BATAVIA — Ceremonies last week at the United Nations in New York City honored a Batavia native and Genesee Community College graduate for her work planting the seeds of what is now an international effort aimed at advancing global friendship and international understanding through the creation of peace gardens and cultural programs around the world.
Paula Savage, who graduated from GCC in 1976, initiated the first Peace Garden in 1990 while representing the Canadian capital of Ottawa in the tourism and hospitality industry.
Back then, she orchestrated the gift of 4,000 tulip bulbs from Canada to the United States, and worked with the National Park Service to create the first International Peace Garden, which honors the International Boundary as the longest undefended border in the world.
From those humble beginnings sprouted the International Peace Garden Foundation, which serves to foster world peace and friendship through the creation of Peace Gardens across the globe. Savage serves as International President of the IPGF (http://ipgf.org/), which has gardens in North and South America, Europe, Africa, Asia and Australia.
The ceremony at the U.N.’s Dag Hammarskjold Plaza on April 12 marked the beginning of the World Harmony Run, which carries a flaming torch to countless schools in more than 100 countries around the world to promote international friendship and understanding. Savage was honored with the Torch-Bearers Award for her efforts to promote those goals.
“I am humbled and overwhelmed to be in the company of such remarkable people,” Savage said.
Previous U.S. award recipients include renowned athletes Billy Jean King and Carl Lewis and business magnate Russell Simmons. The honor will also bring the torch through Batavia in early August as it makes its way from Buffalo to Albany on its 10,000-mile U.S. journey.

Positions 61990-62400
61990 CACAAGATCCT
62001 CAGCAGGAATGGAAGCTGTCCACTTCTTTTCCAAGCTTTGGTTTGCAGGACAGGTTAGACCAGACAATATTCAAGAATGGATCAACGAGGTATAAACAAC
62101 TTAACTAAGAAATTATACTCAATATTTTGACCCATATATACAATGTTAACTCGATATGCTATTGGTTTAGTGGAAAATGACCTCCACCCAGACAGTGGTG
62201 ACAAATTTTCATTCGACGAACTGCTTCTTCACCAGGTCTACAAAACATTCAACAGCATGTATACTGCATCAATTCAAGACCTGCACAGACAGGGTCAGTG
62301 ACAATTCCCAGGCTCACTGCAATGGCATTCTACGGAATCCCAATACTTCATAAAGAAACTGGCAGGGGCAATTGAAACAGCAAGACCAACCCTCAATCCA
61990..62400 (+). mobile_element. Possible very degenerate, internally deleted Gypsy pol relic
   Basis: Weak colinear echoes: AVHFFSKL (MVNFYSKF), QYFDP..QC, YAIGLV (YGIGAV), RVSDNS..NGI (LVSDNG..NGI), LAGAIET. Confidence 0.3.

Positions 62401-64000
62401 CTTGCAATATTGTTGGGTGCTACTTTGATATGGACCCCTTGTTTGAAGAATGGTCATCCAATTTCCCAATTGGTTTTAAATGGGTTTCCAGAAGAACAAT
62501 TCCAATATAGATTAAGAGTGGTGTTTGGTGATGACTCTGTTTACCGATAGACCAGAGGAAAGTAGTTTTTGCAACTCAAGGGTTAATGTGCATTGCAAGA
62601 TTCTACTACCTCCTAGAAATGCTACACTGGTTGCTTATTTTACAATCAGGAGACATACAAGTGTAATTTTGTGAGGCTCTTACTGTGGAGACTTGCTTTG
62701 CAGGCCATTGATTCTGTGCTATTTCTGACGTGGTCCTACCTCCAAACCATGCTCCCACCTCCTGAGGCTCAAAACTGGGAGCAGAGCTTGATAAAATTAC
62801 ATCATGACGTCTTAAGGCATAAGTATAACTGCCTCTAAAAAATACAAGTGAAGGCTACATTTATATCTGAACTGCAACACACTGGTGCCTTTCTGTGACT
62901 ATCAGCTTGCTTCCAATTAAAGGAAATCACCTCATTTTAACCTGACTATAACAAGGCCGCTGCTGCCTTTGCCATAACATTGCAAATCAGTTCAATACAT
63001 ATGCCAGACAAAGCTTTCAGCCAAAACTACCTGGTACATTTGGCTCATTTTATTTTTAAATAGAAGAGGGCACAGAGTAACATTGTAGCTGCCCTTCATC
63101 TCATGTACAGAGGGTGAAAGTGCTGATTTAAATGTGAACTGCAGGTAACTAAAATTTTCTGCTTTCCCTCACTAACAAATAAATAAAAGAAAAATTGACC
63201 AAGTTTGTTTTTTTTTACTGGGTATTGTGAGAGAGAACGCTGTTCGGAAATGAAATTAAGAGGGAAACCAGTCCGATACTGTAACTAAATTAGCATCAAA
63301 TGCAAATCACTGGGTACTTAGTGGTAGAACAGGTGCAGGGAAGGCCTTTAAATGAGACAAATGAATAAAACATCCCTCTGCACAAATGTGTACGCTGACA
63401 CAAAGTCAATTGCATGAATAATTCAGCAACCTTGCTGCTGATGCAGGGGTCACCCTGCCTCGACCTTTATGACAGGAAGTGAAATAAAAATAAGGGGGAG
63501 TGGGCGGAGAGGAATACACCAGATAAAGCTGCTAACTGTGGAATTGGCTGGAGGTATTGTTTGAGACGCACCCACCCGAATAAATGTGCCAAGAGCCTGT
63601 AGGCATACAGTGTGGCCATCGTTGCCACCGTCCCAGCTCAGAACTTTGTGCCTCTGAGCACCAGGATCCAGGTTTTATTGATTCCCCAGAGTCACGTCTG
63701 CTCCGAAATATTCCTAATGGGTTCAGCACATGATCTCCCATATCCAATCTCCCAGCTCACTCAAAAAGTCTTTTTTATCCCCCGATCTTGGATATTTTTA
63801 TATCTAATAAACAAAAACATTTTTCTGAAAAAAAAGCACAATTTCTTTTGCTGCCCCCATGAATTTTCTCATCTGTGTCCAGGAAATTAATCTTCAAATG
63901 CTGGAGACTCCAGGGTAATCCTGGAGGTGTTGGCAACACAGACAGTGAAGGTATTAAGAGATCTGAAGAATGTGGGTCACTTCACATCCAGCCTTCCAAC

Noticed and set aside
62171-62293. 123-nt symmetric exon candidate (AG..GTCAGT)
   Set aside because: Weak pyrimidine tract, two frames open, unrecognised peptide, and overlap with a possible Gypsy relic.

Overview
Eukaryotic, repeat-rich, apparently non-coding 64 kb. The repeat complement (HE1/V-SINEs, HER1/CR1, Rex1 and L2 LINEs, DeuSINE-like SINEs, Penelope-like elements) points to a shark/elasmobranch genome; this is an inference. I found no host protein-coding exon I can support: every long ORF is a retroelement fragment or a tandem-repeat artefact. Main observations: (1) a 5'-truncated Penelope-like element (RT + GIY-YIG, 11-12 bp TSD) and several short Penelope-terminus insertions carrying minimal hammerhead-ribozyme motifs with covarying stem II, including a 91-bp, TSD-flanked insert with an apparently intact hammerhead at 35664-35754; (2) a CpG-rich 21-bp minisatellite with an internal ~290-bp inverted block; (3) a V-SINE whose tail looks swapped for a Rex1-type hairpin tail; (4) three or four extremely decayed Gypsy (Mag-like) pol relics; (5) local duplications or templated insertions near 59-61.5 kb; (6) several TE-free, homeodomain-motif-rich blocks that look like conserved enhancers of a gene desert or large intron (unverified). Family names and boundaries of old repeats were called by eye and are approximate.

Savage’s long-running affiliation with GCC dates back to the school’s very beginnings, when she was among the first students to enroll, and she has continued her relationship by serving on the Advisory Committee for Tourism and Hospitality. She also serves on the selection committee for the Alumni Hall of Fame, and was among the first graduates to be inducted into the Hall in 2007.
GCC will honor Savage when the college celebrates the inauguration of President James M. Sunser next month. As part of a week-long series of events to mark the prestigious occasion, GCC will celebrate the opening of the Honorary International Peace Garden in the new outdoor courtyard by the Conable Technology Building. The ceremony will take place at dusk on May 3.
“Having the garden at GCC is quite an honor,” Savage said. “It sends a message to students that the choices we make during our time at GCC will ultimately have an impact on the path we take in life and where that path leads us.
“I will be the first to admit that many of the skills needed to administer the International Peace Gardens were developed during my time at GCC,” she said.
Savage also leads tourism efforts in Rochester as the director of tourism for the Visit Rochester Association.